In the short yet powerful epistle of 3 John, the reader is presented with a comparison. On the one hand there is the Godly leader Gaius who apparently was impacted personally by John’s leadership and ministry. If you look closely at the first several verses, you will notice that John was committed to truth, hospitality and sharing the Lord’s work with other leaders. John was a collaborative leader and Gaius faithfully followed in John’s footsteps. These men contrast with the egotistical leader named Diotrephes. John notes that this leader was so preoccupied with his own greatness and agenda he actively pushed away anyone not assisting him in his all-consuming quest for preeminence.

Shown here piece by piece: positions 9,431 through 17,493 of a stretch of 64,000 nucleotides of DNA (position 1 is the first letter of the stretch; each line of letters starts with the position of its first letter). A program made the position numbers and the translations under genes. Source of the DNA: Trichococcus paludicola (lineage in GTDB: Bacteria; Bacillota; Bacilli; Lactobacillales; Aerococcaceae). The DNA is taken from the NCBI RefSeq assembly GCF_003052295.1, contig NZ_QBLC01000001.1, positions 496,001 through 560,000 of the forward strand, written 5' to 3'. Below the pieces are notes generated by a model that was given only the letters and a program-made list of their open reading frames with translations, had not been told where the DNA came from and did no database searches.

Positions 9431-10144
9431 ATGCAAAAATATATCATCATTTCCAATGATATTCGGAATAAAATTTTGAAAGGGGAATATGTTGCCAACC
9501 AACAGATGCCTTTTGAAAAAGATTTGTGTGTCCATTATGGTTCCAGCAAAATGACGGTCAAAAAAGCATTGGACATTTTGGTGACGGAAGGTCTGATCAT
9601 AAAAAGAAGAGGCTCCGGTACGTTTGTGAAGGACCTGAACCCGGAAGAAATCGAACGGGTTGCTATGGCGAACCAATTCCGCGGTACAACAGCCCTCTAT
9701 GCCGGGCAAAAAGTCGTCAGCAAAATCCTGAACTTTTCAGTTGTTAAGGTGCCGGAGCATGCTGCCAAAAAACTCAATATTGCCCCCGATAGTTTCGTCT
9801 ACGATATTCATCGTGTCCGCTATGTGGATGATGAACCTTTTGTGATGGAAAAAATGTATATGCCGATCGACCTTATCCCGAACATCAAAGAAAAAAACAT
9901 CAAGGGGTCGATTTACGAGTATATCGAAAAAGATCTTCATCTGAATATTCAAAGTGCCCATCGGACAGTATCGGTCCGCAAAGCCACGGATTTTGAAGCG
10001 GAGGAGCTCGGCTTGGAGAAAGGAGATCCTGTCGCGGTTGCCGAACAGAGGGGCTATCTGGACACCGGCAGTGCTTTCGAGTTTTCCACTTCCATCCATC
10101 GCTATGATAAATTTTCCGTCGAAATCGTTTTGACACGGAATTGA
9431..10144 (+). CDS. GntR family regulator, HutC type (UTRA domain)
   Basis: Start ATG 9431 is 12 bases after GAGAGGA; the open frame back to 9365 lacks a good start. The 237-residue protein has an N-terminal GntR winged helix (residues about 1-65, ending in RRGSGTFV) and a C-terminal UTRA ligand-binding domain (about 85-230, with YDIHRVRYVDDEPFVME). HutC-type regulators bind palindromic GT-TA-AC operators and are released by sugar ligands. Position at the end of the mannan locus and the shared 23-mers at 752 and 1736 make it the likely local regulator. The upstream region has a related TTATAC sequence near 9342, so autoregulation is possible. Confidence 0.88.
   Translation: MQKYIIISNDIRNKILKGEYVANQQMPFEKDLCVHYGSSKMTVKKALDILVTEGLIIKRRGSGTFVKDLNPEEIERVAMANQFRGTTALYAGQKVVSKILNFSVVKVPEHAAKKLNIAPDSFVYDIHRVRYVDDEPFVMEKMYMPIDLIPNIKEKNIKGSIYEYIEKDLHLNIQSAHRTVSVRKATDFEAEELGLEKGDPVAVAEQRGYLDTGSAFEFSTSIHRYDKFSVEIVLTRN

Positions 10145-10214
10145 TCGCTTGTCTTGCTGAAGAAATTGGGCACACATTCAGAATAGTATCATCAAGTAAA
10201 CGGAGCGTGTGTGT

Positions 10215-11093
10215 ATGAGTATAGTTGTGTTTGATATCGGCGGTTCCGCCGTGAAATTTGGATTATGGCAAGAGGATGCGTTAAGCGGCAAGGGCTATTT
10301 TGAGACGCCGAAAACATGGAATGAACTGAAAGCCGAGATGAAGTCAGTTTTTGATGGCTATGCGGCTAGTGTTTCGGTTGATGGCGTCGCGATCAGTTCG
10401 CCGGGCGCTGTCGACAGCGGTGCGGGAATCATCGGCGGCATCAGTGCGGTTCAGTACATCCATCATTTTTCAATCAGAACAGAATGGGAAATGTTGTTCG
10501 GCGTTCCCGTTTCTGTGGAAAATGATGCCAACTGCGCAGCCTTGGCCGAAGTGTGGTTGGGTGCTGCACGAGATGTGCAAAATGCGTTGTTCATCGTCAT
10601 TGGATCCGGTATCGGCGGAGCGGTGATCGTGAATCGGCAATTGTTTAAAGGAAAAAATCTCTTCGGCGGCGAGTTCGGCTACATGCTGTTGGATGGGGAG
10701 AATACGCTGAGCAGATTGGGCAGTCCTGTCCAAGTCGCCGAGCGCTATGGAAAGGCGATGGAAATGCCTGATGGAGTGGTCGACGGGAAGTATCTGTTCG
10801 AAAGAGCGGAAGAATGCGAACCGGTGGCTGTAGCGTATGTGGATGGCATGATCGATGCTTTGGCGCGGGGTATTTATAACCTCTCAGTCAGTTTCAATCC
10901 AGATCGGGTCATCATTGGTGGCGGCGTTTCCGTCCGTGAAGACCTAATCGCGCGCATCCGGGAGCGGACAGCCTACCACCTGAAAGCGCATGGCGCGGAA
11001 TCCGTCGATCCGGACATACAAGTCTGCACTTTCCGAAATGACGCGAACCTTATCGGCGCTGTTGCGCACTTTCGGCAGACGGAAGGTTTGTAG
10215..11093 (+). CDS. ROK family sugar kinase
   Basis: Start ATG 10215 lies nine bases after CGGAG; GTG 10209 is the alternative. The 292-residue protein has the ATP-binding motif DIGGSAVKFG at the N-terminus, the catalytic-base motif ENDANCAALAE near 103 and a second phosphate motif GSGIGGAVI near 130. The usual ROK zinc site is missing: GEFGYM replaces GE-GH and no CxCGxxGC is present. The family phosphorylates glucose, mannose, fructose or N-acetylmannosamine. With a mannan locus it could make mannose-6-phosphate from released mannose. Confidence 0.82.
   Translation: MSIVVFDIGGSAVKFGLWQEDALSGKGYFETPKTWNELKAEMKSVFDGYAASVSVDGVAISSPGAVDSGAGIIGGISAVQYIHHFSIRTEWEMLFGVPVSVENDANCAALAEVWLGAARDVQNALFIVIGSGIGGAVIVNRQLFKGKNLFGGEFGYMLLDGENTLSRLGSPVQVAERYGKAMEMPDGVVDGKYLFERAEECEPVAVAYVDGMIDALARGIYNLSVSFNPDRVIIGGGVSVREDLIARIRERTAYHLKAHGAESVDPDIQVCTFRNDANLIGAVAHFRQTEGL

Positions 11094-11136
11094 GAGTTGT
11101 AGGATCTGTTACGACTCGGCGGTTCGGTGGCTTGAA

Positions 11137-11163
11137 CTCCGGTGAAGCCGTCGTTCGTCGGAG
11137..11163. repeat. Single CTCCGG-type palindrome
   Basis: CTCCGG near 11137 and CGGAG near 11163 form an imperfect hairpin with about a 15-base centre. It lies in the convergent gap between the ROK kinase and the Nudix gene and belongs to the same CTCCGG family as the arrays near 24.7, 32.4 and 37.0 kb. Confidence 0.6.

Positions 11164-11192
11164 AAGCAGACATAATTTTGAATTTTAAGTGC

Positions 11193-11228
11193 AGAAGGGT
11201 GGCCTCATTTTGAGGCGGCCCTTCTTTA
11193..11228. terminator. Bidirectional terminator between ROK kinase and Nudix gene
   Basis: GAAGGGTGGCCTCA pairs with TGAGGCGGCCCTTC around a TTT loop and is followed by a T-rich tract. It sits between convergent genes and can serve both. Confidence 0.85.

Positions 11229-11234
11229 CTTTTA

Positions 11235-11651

Several years ago I wrote a book on decision-making in the local church, in which I addressed how to know when to be decisive. Many leaders struggle with discerning when they should make a unilateral decision versus when to pause and listen to the views of other members of the leadership team. The question becomes, “is this a situation that requires me to lead unilaterally, or is it better to allow others’ perspectives to shape and guide the final outcome?”
In our training resource, “The Biblical Basis for Co-laboring Team Ministry,” IBL highlights an important truth in God’s plan for leaders in the church: God calls for His people to co-labor as they serve in His kingdom.